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Ship of Fools: How a Selfish Ruling Class Is Bringing America to the Brink of Revolution by Tucker Carlson, Free Press/Simon & Schuster, US $28.00, Pp 304, October 2018,  ISBN 978-1501183669

The gulf between the American people and those who rule over them is growing wider. They do not understand each other as they do not interact with each other. In Ship of Fools, Tucker Carlson says that the ruling American élite “view America the way a private equity firm sizes up an aging conglomerate as something outdated they can profit from. When it fails, they’re gone.” Ship of Fools is a scathing critique of America’s ruling élite. Carlson says that the élite and the people of America live in two different worlds. He adds, “The rift is between those who benefit from the status quo and those who don’t.” He calls America a sinking ship and tries to suggest how it can be saved. If we understand why people voted for President Trump, we will understand what really ails America.

Why did America elect Donald Trump? It seems like a question the people in charge might ask. Carlson says that virtually nobody thought that Trump could become president. Trump himself had no idea. For much of the race, his critics dismissed Trump’s campaign as a marketing ploy. Initially, it probably was. Yet somehow Trump won. Why? Donald Trump isn’t the sort of candidate you’d vote for lightly. Carlson says that his voters meant it. Were they endorsing Trump as a man or any of his qualities? Probably not. Carlson continues and says that Donald Trump was in many ways an unappealing figure. He never hid that. Voters knew it. They just concluded that the options were worse – and not just Hillary Clinton and the Democratic Party, but the Bush family and their donors and the entire Republican leadership, along with the hedge fund managers and media luminaries and corporate executives and Hollywood taste-makers and think tank genuine and everyone else who created the world as it was in the fall of 2016: the people in charge.

Carlson argues that Trump might be vulgar and ignorant, but he wasn’t responsible for the many disasters America’s leaders created. Trump did not invade Iraq or bail out Wall Street. He didn’t lower interest rates to zero, or open the borders, or sit silently by as the manufacturing sector collapsed and the middle class died. You couldn’t really know what Trump might do as president, but he didn’t do any of that. On the positive side, there was also the possibility that Trump might listen. At times he seemed interested in what voters thought. The people in charge demonstrably weren’t. Virtually, none of their core beliefs had majority support from the population they governed. It was a strange arrangement for a democracy. In the end, it was unsustainable.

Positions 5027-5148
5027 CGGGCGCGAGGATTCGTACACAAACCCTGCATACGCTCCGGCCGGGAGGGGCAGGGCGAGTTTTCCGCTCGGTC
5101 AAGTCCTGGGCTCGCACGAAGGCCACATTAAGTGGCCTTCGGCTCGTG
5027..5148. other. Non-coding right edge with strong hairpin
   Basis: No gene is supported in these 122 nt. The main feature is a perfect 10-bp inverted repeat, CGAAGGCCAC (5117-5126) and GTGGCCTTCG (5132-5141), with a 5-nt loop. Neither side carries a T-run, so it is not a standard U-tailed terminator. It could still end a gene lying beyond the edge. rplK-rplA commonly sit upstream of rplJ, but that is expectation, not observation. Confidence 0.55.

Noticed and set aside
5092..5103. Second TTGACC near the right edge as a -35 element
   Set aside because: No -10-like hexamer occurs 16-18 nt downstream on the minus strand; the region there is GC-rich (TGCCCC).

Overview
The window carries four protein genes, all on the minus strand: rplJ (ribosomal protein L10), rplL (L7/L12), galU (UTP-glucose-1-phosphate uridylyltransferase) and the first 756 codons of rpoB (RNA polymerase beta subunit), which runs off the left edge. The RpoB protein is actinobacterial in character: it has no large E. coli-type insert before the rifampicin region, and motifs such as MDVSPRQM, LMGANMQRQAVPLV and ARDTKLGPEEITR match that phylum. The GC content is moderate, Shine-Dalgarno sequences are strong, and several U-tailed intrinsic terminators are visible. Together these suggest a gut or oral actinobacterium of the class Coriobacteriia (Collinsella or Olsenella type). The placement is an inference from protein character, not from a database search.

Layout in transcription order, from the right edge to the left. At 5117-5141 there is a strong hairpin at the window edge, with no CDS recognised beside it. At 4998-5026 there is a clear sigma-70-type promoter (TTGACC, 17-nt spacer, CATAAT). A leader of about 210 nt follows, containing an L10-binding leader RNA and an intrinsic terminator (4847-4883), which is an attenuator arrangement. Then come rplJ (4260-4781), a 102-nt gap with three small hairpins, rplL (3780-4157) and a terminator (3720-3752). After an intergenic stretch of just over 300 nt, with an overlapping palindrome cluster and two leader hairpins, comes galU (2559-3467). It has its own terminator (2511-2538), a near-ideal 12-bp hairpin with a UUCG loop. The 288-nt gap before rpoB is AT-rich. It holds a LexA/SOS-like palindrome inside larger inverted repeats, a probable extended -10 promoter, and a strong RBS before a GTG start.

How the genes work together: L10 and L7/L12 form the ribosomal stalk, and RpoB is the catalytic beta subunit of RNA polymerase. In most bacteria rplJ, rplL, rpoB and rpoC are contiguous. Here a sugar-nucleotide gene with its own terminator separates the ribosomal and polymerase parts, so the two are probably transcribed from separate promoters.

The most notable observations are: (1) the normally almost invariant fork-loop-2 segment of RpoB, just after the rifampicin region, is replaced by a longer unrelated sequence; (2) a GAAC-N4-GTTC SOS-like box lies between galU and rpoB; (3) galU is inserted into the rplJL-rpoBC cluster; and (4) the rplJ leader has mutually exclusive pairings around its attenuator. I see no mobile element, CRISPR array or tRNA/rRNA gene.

Articulating his argument, Carlson argues that Trump’s election wasn’t about Trump. It was a throbbing middle finger in the face of America’s ruling class. It was a gesture of contempt, a howl of rage, the end result of decades of selfish and unwise decisions made by selfish and unwise leaders. In retrospect, the lesson seems obvious: Ignore voters for long enough and you get Donald Trump. Yet the people at whom the message was aimed never received it. Instead of pausing, listening, thinking, and changing, America’s ruling class withdrew into a defensive crouch. Beginning on election night, they explained away their loss with theories as pat and implausible as a summer action movie: Trump won because fake news tricked simple-minded voters, Trump won because Russian agents “hacked” the election, Trump won because mouth-breathers in the provinces were memorized by his gold jet and shiny cufflinks, Trump won because he’s a racist, and that’s what voters secretly wanted all along. Carlson convincingly argues that none of these explanations withstand scrutiny. They’re fables that reveal more about the people who tell them than about the 2016 election results.

Ship of Fools is an insightful and timely book on the state of affairs in America. Tucker Carlson convincingly shows the rich-poor divide is the real fault-line and the ship of America will keep sinking as long as this divide keeps growing wider. He calls the American ruling élite a bunch of fools who do not realize the gravity of the situation. In his typically witty style, Tucker Carlson provides a brutally honest critique and analysis of American politics and socio-economic scene. Carlson answers many of the complex questions we all try to answer unsuccessfully. Ship of Fools is a necessary book for all of us.

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